In the play above, Milwaukee, working as a unit, almost casually finds an open 3 for Khris Middleton. The Bucks have rarely had moments like this over Antetokounmpo’s career. But they’ve been more frequent in preseason as the Bucks race the ball up after rebounds, turnovers, and even following makes. Playing fast gets them into their half-court sets more quickly, and it can force mismatches in transition, especially with a dominant open-court player like Giannis. They don’t slow down in the half court. The Bucks are hustling through actions and shooting a lot more 3s.

3-Point Frequency Rate

Season Bucks 3-Pt. Rank Bud Hawks 3-Pt. Rank
Season Bucks 3-Pt. Rank Bud Hawks 3-Pt. Rank
2017-18 25 6
2016-17 22 16
2015-16 30 6
2014-15 24 3
2013-14 23 2

Data via Cleaning the Glass

The team has jacked up 44.8 percent of its shots from 3 in two games this preseason. While it’s a small sample, it’s an encouraging figure, one that far exceeds last year’s share of 29.7 percent. Budenholzer’s offenses in Atlanta leaned heavily on lineups with four or five shooters, and now Milwaukee will do the same. The Bucks should especially desire playing five shooters in a pace-and-space offense so the paint will be wide open for Giannis, as he said last week, “to do whatever I want in the paint.”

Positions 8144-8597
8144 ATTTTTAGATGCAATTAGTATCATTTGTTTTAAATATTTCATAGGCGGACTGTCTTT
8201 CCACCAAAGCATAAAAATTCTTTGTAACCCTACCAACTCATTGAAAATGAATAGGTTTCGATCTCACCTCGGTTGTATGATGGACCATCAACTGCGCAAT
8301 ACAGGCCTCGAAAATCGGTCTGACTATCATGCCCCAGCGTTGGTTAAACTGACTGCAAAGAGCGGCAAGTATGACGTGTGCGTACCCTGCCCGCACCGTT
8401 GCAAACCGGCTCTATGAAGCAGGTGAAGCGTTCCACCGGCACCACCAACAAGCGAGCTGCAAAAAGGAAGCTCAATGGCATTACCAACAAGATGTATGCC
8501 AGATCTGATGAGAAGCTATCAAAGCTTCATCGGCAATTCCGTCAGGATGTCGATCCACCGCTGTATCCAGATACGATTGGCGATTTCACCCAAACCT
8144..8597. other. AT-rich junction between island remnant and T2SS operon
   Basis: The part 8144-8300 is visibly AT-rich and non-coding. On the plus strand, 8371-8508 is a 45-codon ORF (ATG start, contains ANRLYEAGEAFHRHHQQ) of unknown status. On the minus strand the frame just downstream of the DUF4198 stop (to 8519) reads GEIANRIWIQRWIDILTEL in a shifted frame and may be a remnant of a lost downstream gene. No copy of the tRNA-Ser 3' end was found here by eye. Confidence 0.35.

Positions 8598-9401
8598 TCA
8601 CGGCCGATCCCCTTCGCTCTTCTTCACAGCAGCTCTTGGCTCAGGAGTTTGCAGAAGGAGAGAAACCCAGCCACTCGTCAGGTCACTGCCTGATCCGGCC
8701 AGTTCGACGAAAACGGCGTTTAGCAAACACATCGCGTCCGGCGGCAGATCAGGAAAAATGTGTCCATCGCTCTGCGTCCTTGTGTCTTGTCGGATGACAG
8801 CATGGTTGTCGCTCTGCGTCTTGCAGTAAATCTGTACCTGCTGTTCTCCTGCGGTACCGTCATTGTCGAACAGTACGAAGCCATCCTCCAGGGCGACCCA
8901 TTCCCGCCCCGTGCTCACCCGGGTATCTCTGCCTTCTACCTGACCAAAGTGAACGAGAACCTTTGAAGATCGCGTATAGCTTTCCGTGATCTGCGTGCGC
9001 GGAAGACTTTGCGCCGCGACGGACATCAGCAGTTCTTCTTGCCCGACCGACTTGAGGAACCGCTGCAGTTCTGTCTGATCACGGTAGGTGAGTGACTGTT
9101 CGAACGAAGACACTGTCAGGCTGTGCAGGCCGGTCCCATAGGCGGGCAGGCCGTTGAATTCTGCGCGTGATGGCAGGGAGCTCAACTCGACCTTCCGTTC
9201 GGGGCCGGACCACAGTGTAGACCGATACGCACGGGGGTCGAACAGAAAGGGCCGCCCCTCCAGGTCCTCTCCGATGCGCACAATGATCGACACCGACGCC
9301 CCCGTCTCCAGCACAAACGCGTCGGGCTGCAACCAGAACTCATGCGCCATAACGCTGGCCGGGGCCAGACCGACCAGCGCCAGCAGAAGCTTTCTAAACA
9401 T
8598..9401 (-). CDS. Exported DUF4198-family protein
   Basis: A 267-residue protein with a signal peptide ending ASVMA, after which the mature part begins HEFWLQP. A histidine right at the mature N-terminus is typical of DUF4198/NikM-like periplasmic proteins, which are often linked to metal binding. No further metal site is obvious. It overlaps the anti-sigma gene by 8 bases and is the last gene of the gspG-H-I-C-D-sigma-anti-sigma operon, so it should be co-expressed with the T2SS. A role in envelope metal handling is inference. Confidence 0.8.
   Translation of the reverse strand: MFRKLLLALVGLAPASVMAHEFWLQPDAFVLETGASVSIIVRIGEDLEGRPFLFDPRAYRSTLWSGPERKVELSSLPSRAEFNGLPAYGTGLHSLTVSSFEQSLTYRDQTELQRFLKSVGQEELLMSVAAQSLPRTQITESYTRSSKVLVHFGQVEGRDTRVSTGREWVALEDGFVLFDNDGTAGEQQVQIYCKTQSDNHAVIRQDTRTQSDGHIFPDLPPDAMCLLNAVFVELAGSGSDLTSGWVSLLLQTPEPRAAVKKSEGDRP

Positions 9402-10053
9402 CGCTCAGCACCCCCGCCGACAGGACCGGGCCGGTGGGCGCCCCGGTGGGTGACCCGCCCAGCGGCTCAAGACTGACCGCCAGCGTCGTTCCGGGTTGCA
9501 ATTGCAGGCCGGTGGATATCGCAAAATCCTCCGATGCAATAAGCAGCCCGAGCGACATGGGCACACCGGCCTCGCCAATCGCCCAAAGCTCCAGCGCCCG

That’s exciting news for one of the most exciting players in basketball. Here’s what it’ll look like for the Bucks’ franchise player going forward.


“When I talk with Mike Bud, [he said to me], ‘I know you can score. I know you can dominate guys in this league. But how can you make the guys around you better?’” Antetokounmpo recalled last month. Now he’ll be running with improved personnel around him. The Bucks added sharpshooters Brook Lopez and Ersan Ilyasova to a collection of floor-spacing bigs that was formerly occupied by only Thon Maker. Even John Henson and Tyler Zeller, who have attempted a combined 47 3s since 2012-13, are spacing the floor from the corner 3 this preseason.